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Lynx of Allegan
by Tom Cleary

Much has been said and written lately about the explosion of new course construction in west Michigan. And while the Grand Rapids area is a big part of that with new courses coming from the likes of Arnold Palmer, Rees Jones and Ray Hearn, not to be overlooked is what's happening a little farther south. Just a short drive from Kalamazoo, the Lynx of Allegan opens in 1998 on some lovely ground along the Kalamazoo River.

Local attorney Martin Reed is the leader of the group which built the course designed by the father and son team of Charlie and John Scott. The Scotts are perhaps southwest Michigan's most prominent golf family, having operated the tremendously popular Gull Lake View golf properties for years. Charlie, a former construction superintendent for the internationally-renowned Wadsworth Construction Company, has done substantial design work in the area for years, not only at the Gull Lake View courses, but also at places like Lake Doster and Shagbark in Plainwell, and Clearbrook in Saugatuck. This is his second collaboration with his son, who says the Lynx of Allegan stands as one of the nicest sites the family has been associated with.

"I think this will be a place where people will come to forget about their problems at work or their mortgage at home, or whatever problems they might have," says John. "It's a very peaceful place that's away from traffic and congestion." John and his father felt the topography of the area lent itself to their efforts. "We've got very nice elevation changes, a beautiful river and lots of other nice characteristics at the Lynx of Allegan," he emphasizes. "There's several spots where the river is really something to see."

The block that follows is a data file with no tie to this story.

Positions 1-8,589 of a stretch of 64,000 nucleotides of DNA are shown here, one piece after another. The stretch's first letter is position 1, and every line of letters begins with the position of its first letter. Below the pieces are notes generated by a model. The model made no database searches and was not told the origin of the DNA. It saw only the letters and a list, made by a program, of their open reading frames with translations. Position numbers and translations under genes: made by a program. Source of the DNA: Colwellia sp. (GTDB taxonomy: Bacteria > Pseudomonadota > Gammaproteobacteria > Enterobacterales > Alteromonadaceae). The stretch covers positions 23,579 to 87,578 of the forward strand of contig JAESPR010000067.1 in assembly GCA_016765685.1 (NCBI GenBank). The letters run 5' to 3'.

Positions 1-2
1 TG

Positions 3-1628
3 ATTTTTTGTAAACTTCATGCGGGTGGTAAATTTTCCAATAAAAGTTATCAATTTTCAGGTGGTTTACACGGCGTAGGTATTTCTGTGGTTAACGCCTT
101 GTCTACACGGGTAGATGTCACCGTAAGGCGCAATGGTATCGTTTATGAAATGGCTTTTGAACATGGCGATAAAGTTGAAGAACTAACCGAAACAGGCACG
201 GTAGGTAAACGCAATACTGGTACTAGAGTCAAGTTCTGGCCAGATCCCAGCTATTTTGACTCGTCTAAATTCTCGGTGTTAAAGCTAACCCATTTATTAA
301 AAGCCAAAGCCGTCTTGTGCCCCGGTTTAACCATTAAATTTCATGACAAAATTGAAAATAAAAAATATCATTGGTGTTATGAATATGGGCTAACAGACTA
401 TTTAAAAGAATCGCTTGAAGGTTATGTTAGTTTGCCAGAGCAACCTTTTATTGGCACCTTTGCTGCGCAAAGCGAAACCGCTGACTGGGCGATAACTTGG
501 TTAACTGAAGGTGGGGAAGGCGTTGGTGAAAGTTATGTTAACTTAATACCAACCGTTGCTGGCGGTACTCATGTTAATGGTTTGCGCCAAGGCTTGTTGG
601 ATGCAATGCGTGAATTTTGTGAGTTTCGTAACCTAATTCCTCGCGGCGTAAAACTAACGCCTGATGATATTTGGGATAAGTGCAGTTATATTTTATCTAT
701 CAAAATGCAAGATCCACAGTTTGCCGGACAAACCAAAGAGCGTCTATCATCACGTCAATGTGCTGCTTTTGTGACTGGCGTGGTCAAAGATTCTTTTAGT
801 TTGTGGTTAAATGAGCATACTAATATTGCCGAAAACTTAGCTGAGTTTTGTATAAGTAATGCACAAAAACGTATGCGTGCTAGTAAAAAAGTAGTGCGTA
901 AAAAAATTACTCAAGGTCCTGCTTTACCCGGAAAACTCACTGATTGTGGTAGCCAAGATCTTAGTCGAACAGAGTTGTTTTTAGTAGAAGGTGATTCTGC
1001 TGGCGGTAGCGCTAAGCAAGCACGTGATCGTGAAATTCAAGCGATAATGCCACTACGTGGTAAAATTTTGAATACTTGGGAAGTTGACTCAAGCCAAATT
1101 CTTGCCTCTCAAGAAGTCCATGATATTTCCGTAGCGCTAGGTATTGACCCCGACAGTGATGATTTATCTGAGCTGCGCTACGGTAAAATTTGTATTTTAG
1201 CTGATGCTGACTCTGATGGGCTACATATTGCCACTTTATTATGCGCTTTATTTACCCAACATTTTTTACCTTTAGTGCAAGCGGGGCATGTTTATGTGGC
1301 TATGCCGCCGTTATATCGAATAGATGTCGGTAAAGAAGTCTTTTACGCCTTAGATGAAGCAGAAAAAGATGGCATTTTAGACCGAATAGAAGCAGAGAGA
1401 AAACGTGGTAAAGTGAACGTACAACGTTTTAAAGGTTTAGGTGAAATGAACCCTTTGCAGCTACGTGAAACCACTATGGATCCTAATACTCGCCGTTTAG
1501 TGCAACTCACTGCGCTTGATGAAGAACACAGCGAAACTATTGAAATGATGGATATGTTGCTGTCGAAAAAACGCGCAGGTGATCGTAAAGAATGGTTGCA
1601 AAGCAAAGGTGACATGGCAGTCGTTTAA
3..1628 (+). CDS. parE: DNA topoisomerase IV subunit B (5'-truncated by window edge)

One of those spots would be at the par-three fourteenth. It's a medium-length hole that runs downhill to a green site which sits at the bend of the river. Often on par-threes water is either too intimidating for average players or so far removed from the hole it becomes a non-factor. But at the Lynx of Allegan the fourteenth seems to strike a perfect balance. The water is close enough to play to be both esthetically pleasing and a little dangerous.

The Scotts followed their signature par-three with a brutish but scenic par-five which also runs along the river. At first glance, it seems the landing area and fairway on the fifteenth are almost a rumor, but John Scott says that's just an illusion. "We looked at the hole a lot of times and wondered if it were wide enough," he offers. "But when you go out to where most drives will land and measure, you see there's plenty of room. It's definitely going to be a hole with character."

Another hole which will etch a memory into the minds of many is the downhill par-four tenth. From an elevated tee you feel like you can almost reach out and touch the green. Here, though, the fairway is certainly narrow enough to give pause to the big hitters who will risk using their drivers. There's room on the right, but enjoy it while you can_the saplings there will grow like weeds, and ten years from now a pushed tee ball on ten will almost certainly spell bogey or worse.

While the Lynx of Allegan is just a little off the beaten path, it's very easily accessible from both the Grand Rapids and Kalamazoo metropolitan areas. Says Martin Reed, "We think people will find the drive from both places worth it when they get here." Reed also sees Michiana and Chicago-area golfers as part of his target audience. "We know a lot of people from those places travel to northern Michigan often to play at places like the Boyne courses or the other resorts up there. What we'd like to do is become a place where they can stop either on the way up or the way back for a round they'll find both rewarding and relaxing." For more information, call 616-694-5969.

Michigan Golfer April/May 1998 Issue Page ][ Michigan Golfer Home Page

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